If you’ve been following the cover credits of the 113 issues I have featured so far, you’ll notice that many of the covers were illustrated by Ilonka Karasz, including the cover of the April 16, 1927 issue featured in this post.
During her long and varied career Karasz would design 186 covers for the New Yorker. A native of Hungary, she moved to the U.S. in 1913 and settled in Greenwich Village, where she quickly rose to become a prominent practitioner of modern design and the decorative arts.
She created paintings, prints and drawings in her early years before moving on to a variety of machine- and hand-made objects rendered in silver and ceramic. She designed furniture strongly influenced by the European De Stijl movement, and was also a pioneer of modern textile design, even developing textiles for use in airplanes and automobiles.
Beginning in the 1940s Karasz would emerge as one of the country’s leading wallpaper artists. Her younger sister, Mariska Karasz, would also become a noted American fashion designer and textile artist.
The range of Ilonka Karasz’s work is astonishing — from homespun images of rural America to the sleek, hard edges of modern design; from textiles and wallpaper to silver sets and large-scale furniture. Now I will get out of the way so you can see for yourself:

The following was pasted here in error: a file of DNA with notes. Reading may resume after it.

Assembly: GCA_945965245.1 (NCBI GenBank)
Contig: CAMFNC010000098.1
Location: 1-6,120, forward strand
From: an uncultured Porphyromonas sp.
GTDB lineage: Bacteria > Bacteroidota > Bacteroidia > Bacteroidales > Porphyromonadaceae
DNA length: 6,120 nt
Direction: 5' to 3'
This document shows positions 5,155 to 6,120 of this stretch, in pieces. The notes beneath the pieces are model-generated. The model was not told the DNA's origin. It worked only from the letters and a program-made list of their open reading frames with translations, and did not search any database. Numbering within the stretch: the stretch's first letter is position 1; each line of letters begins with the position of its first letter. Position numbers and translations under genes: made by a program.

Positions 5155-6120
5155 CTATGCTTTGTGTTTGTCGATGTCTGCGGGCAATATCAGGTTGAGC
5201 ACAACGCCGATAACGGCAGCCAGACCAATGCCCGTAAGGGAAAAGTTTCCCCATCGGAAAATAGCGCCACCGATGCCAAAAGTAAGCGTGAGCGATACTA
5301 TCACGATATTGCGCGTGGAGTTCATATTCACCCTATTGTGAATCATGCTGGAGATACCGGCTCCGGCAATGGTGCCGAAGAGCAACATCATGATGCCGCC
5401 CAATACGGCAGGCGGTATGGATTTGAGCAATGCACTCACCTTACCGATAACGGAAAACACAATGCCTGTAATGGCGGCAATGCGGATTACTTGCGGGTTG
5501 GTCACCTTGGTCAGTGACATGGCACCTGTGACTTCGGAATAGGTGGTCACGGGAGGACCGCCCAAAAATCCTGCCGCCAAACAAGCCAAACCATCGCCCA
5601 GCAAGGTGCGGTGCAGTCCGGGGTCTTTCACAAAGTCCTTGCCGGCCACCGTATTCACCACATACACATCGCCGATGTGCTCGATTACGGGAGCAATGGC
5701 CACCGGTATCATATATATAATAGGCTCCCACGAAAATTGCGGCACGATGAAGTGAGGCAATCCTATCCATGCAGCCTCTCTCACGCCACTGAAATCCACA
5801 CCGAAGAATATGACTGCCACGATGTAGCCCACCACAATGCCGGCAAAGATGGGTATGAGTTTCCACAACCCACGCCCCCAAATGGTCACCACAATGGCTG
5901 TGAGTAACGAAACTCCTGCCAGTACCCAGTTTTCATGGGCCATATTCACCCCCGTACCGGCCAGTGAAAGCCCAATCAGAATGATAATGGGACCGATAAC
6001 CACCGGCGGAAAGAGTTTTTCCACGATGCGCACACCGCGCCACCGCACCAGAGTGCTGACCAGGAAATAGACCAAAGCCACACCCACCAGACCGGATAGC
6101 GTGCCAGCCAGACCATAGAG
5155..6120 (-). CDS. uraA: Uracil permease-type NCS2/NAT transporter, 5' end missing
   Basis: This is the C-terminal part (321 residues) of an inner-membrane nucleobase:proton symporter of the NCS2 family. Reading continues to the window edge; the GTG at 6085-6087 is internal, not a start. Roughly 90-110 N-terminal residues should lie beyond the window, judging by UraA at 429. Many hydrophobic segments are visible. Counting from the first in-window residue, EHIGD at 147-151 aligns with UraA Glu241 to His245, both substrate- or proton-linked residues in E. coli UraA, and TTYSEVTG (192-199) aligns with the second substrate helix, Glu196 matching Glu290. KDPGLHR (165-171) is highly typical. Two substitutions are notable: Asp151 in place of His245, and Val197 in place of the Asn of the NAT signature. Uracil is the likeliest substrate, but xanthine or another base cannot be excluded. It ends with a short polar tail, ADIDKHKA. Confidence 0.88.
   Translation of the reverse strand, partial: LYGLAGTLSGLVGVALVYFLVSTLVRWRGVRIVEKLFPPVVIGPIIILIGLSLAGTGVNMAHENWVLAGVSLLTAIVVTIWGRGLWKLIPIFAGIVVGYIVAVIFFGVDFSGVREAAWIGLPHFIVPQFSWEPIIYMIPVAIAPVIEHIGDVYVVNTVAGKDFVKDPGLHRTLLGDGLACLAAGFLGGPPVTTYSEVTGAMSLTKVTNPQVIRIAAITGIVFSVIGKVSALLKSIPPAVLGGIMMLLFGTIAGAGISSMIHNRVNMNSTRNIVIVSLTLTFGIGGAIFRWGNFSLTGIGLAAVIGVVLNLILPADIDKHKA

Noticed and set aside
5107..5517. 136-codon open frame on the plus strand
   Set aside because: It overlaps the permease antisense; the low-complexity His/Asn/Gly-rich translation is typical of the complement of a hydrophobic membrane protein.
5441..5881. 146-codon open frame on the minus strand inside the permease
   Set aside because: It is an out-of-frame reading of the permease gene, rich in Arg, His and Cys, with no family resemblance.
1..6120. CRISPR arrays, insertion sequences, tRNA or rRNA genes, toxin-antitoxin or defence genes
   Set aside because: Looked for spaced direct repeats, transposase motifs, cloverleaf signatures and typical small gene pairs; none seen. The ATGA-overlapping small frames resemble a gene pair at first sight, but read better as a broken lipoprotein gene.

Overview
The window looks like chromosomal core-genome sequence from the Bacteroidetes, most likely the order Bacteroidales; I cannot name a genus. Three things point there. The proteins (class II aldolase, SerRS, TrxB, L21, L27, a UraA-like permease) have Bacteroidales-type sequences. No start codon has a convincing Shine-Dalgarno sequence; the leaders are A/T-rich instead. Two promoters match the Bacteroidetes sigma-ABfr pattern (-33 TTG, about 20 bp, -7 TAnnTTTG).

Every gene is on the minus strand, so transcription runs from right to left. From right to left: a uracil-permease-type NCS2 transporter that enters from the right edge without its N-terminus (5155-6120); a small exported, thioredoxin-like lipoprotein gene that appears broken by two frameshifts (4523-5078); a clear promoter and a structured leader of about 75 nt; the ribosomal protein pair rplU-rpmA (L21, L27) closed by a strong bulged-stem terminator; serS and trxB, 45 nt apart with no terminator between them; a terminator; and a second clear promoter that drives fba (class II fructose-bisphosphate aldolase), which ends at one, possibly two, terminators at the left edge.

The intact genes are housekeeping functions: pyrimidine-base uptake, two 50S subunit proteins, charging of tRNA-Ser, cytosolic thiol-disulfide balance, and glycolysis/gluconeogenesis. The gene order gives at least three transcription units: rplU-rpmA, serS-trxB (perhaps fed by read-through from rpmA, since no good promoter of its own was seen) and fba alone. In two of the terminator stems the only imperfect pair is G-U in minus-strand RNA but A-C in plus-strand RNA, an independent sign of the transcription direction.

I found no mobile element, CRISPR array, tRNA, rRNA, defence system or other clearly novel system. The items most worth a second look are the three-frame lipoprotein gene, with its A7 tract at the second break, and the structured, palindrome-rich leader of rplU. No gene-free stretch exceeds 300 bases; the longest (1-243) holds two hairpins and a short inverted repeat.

I read and write about history from the perspective that history is not some artifact from the past but a living, breathing condition we inhabit every moment of our lives, or as William Faulkner once observed, "The past is never dead. It's not even past." I read original source materials, such as every issue of The New Yorker, not only as a way to understand a time from a particular perspective, but to also use the source as an aggregator of various historic events. I welcome comments, criticisms, corrections and insights as I stumble along through the century.
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2 thoughts on “The Enchanting Modernist”
THANK YOU for writing about Karasz. I have discovered her by doing jigsaws on the NYer Web site and find her work fascinating. Haven’t been able to discover much about her, so I’m grateful for the pieces you’ve pulled together!
That is what I enjoy most about reading history through the New Yorker–discovering artists, writers and other personalities who are little known today. In the case of Karasz, I suspect she didn’t get due attention simply because she was woman. Looking at her innovative work in so many mediums, she should be better known today as one of the pioneers of modernism.